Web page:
Rising Brit auteur Arnold (“Fish Tank,” “Red Road”) takes her beautifully gritty aesthetic to the classics, with this reportedly “rawer” take on Emily Brontë’s 1847 tale of doomed teenage lovers. The faithful adaptation recently made headlines in the U.K. when it was announced that James Howson, a young black actor with no prior film credits, was cast as Heathcliff. Eighteen-year-old actress Kaya Scodelario (known from Brit TV series “Skins”) stars as the ill-fated Catherine Earnshaw. According to The Guardian, key scenes were filmed at Moor Close, “a desolate farmhouse without electricity or running water in the North Yorkshire moors.” Sounds glorious!

[Additional photos: “The Grandmasters,” Jet Tone Productions, 2011; “The Skin That I Inhabit,” El Deseo/Sony Pictures Classics, 2011]

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SO EXCITED!!!

Reminders that the ’90s were a thing

"The Place We Live" is available for a Jessie Spano-level binge on Comedy Crib.

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GIFs via Giphy

Unless you stopped paying attention to the world at large in 1989, you are of course aware that the ’90s are having their pop cultural second coming. Nobody is more acutely aware of this than Dara Katz and Betsy Kenney, two comedians who met doing improv comedy and have just made their Comedy Crib debut with the hilarious ’90s TV throwback series, The Place We Live.

IFC: How would you describe “The Place We Live” to a fancy network executive you just met in an elevator?

Dara: It’s everything you loved–or loved to hate—from Melrose Place and 90210 but condensed to five minutes, funny (on purpose) and totally absurd.

IFC: How would you describe “The Place We Live” to a drunk friend of a friend you met in a bar?

Betsy: “Hey Todd, why don’t you have a sip of water. Also, I think you’ll love The Place We Live because everyone has issues…just like you, Todd.”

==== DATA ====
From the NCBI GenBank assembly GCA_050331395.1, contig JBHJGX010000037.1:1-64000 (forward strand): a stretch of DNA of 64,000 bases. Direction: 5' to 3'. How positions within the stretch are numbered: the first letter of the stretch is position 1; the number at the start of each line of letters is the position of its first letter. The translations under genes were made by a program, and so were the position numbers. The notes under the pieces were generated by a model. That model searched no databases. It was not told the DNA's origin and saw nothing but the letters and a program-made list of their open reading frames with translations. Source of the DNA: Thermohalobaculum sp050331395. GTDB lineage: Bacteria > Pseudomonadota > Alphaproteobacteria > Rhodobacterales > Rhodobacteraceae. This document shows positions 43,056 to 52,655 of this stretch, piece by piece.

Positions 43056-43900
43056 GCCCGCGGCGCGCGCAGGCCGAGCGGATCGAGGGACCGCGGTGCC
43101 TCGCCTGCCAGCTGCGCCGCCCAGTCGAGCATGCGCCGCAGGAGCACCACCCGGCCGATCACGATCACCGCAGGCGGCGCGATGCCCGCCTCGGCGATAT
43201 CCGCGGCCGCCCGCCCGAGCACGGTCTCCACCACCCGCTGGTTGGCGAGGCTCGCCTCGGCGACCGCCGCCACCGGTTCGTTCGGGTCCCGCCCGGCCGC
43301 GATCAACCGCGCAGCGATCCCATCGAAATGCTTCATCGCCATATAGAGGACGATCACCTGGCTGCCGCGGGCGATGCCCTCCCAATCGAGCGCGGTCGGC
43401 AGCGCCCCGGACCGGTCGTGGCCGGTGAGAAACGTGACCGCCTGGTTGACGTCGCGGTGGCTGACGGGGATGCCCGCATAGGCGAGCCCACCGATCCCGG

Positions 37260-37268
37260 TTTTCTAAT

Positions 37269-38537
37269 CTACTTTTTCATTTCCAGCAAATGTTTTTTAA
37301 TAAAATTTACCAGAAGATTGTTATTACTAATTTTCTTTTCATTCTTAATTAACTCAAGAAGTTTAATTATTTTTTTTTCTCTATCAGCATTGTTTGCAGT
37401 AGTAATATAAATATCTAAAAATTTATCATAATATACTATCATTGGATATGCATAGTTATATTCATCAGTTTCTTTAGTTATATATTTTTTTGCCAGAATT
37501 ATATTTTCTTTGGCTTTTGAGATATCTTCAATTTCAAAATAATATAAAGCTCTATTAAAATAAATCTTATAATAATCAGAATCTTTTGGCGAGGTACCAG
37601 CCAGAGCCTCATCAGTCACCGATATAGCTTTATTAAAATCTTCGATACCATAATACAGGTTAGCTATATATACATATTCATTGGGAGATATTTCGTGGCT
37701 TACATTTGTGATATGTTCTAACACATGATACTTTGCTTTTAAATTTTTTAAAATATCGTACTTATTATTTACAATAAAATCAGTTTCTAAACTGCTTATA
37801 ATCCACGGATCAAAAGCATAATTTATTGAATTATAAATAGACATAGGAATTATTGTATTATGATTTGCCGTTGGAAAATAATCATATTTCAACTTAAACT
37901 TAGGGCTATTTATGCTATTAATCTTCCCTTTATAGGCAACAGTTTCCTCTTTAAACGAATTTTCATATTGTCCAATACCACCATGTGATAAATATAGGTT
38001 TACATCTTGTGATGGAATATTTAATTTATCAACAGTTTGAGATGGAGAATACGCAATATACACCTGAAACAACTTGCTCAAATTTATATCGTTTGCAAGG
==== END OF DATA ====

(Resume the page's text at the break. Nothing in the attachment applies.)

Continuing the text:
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IFC: When you were living through the ’90s, did you think it was television’s golden age or the pop culture apocalypse?


Betsy: I wasn’t sure I knew what it was, I just knew I loved it!


Dara: Same. Was just happy that my parents let me watch. But looking back, the ’90s honored The Teen. And for that, it’s the golden age of pop culture. 

IFC: Which ’90s shows did you mine for the series, and why?

Betsy: Melrose and 90210 for the most part. If you watch an episode of either of those shows you’ll see they’re a comedic gold mine. In one single episode, they cover serious crimes, drug problems, sex and working in a law firm and/or gallery, all while being young, hot and skinny.


Dara: And almost any series we were watching in the ’90s, Full House, Saved By the Bell, My So Called Life has very similar themes, archetypes and really stupid-intense drama. We took from a lot of places. 

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IFC: How would you describe each of the show’s characters in terms of their ’90s TV stereotype?

Dara: Autumn (Sunita Mani) is the femme fatale. Robin (Dara Katz) is the book worm (because she wears glasses). Candace (Betsy Kenney) is Corey’s twin and gives great advice and has really great hair. Corey (Casey Jost) is the boy next door/popular guy. Candace and Corey’s parents decided to live in a car so the gang can live in their house. 
Lee (Jonathan Braylock) is the jock.

IFC: Why do you think the world is ready for this series?

Dara: Because everyone’s feeling major ’90s nostalgia right now, and this is that, on steroids while also being a totally new, silly thing.

Delight in the whole season of The Place We Live right now on IFC’s Comedy Crib. It’ll take you back in all the right ways.

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New Nasty

Whips, Chains and Hand Sanitizer

Turn On The Full Season Of Neurotica At IFC's Comedy Crib

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Jenny Jaffe has a lot going on: She’s writing for Disney’s upcoming Big Hero 6: The Series, developing comedy projects with pals at Devastator Press, and she’s straddling the line between S&M and OCD as the creator and star of the sexyish new series Neurotica, which has just made its debut on IFC’s Comedy Crib. Jenny gave us some extremely intimate insight into what makes Neurotica (safely) sizzle…